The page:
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Agreement Reached on Patriot Act (?)


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#1 spy1

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Posted 10 February 2006 - 01:50 PM

(Read the rest of the article here):

http://www.cnn.com/2...t.ap/index.html

Hopefully this is a little premature - but I wouldn't count on it:

"Senate Republicans, White House strike deal

Thursday, February 9, 2006; Posted: 7:59 p.m. EST (00:59 GMT)

WASHINGTON (AP) -- A band of Senate Republican holdouts reached agreement Thursday with the White House on changes in the Patriot Act designed to clear the way for passage of anti-terror legislation stalled in a dispute over civil liberties."

What bothers me - a lot - about this is that I fear that all concerned are rushing to pass this without realizing that the 'patriot' act is the keystone of everything else the government is doing or intends to do.

If they do not force the Administration at this point in time to re-do the 'patriot' act correctly (by building in better oversight, forcing strict accountability, eliminating the growth of additional powers to the 'patriot' act such as the criminal penalties/ contempt-of-court/felony five-year sentences/$5,000 fines for NSL non-compliance or exposure)because they're all enthused about the NSA stuff and the headlines that is making (and while they actually have the window of opportunity and public support to make that happen) - then it's my firm opinion that ultimately, we will have lost.

Go to http://www.theorator.com/senate.html and call or FAX as many of your Representatives as you can. This is the message I just faxed:

"Do NOT compromise on the 'patriot' act re-authorization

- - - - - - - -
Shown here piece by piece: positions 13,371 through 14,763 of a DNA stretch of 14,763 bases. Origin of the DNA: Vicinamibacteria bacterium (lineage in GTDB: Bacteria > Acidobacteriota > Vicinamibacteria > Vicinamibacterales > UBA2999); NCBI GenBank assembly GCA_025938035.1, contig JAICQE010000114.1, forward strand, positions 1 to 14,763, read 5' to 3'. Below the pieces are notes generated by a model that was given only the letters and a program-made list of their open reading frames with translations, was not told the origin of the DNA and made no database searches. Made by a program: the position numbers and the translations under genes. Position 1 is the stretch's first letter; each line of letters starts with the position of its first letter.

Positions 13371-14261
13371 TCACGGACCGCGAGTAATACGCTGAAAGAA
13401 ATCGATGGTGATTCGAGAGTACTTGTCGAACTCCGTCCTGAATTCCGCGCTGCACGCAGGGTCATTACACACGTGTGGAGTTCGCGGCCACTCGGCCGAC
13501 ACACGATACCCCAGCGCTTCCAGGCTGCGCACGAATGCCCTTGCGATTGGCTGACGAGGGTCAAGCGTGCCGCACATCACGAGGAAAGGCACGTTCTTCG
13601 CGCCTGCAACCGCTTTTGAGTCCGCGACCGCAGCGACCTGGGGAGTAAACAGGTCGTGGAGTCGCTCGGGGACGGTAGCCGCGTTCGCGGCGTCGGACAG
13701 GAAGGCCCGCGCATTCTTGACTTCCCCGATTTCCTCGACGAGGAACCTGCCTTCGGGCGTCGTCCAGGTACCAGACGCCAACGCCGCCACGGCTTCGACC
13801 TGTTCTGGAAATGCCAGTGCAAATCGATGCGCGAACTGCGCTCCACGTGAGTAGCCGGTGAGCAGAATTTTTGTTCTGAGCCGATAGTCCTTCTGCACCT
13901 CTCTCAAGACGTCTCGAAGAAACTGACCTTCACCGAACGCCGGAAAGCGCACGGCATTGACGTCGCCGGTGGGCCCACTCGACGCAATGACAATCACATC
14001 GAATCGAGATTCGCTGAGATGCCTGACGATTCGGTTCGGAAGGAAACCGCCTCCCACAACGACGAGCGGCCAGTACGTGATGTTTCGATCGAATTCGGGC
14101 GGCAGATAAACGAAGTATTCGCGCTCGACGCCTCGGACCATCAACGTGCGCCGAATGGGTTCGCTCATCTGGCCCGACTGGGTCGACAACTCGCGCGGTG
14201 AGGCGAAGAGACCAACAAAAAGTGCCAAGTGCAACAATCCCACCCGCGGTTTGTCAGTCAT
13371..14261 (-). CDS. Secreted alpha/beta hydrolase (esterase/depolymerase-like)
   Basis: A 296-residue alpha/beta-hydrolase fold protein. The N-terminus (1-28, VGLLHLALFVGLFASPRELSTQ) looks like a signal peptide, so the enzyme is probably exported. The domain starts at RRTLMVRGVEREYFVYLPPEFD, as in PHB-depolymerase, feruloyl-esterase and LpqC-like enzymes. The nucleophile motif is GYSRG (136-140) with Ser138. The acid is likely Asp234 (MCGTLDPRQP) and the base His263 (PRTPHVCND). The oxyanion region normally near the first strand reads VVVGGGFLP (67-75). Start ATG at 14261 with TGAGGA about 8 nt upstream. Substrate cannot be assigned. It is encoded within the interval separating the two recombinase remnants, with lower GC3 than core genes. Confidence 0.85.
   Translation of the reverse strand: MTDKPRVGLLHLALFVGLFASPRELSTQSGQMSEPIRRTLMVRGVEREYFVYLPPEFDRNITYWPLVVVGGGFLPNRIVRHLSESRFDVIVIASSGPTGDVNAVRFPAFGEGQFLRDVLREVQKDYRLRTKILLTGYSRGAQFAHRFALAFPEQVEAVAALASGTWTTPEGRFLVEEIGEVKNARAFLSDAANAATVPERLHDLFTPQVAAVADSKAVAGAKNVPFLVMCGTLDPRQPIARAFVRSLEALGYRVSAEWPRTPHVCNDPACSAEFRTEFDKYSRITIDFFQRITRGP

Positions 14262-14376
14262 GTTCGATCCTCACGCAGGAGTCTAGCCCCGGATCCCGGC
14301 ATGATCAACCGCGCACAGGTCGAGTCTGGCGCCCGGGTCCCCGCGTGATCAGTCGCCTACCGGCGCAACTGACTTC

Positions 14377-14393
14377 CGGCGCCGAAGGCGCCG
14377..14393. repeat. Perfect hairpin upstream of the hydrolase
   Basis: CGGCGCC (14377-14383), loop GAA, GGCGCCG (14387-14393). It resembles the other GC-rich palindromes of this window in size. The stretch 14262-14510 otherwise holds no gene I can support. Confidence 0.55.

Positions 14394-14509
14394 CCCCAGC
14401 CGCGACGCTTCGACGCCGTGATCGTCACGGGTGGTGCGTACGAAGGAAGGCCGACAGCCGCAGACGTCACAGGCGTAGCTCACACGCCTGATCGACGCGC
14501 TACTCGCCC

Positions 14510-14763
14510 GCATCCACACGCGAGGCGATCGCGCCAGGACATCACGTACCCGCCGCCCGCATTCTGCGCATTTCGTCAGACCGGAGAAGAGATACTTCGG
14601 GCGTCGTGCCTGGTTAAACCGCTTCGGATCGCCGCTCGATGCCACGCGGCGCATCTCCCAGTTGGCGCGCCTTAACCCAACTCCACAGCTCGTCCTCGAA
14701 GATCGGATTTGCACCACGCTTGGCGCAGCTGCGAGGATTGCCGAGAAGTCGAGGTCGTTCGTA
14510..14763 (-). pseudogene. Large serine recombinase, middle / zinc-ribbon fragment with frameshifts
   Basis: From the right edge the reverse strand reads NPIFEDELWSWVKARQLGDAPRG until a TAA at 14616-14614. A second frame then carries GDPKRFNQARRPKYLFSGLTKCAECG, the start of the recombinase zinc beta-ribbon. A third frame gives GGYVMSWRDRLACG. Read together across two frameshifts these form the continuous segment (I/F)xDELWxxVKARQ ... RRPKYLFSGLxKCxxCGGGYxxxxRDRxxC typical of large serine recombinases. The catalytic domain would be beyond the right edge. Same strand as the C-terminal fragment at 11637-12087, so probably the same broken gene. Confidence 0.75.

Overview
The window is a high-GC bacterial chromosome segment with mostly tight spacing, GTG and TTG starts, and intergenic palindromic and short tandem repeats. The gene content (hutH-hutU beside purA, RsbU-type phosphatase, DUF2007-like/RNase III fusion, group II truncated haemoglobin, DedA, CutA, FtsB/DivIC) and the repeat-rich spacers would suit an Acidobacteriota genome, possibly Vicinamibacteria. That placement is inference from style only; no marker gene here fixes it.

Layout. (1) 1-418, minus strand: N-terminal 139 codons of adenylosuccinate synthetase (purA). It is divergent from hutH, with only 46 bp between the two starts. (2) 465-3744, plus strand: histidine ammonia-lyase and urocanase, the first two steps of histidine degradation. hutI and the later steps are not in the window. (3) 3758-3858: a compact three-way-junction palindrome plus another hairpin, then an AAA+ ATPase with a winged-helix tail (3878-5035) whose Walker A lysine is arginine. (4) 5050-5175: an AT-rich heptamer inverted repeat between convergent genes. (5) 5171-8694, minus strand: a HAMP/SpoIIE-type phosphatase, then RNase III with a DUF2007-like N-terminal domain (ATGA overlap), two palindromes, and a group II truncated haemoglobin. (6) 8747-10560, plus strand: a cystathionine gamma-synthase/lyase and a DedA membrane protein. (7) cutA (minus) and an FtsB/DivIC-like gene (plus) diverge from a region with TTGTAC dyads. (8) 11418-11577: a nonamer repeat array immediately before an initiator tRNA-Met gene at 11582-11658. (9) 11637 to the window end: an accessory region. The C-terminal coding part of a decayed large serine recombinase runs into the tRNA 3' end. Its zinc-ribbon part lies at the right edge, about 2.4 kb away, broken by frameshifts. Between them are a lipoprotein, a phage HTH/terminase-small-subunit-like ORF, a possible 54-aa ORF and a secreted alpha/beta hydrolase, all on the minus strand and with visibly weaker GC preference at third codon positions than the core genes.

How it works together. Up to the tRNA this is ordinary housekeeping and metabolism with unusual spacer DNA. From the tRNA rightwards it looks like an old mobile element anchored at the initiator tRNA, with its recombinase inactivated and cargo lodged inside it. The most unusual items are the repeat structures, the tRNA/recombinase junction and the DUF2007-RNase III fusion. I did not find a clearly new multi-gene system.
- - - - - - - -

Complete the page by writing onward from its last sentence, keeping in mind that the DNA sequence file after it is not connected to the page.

Dear Senator,

I would urgently remind you that at this point in time, you have the best chance you will ever have to make meaningful changes for the better to the 'patriot' act.

Accepting anything other than the previously agreed-to SENATE version of the 'patriot' act re-authorization bill, will do both your country and your constituents a serious dis-service.

The 'patriot' act does NOT need to be enhanced in any way by the addition of new 'powers' - there should by no means be any "civil/criminal" penalties added that would apply to non-compliance with or disclosure of an N.S.L (SEC. 118. VIOLATIONS OF NONDISCLOSURE PROVISIONS OF NATIONAL SECURITY LETTERS.

Section 1510 of title 18, United States Code, is amended by adding at the end the following:
'(e) Whoever knowingly violates section 2709©(I) of this title, sections 625(d) or 626© of the Fair Credit Reporting Act (15 D.S.C. 1681u(d) or 1681v©, section
I 114(a)(3) or 1114(a)(5)(D) of the Right to Financial Privacy Act (12 D.S.C. 3414(a)(3) or 3414(a)(5)(d), or section 802(b) of the National Security Act of 1947 (50 D.S.C. 436(b) shall be imprisoned for not more than one year, and if the violation is committed with the intent to obstruct an investigation or judicial proceeding, shall be imprisoned for not more than five years.'.

Sections 116, 117 and 118 quite frankly suck insofar as they would totally chill appeals to N.S.L's and effectively cover up any possible ABUSES of N.S.L.'s - WE DO NOT NEED THIS!

Furthermore, including anti-drug legislation in the re-authorization simply sets precedent for replacing both our national and individual STATES Constitutions' with the 'patriot' act - AND THE ANTI-METH LAW SHOULD BE STRICKEN PERIOD.

PLEASE do NOT blow this final opportunity to get the 'patriot' act right! The 'patriot' act is the keystone for all else that the government is doing or plans to do - and only you can keep it from being wrong again! Thank you."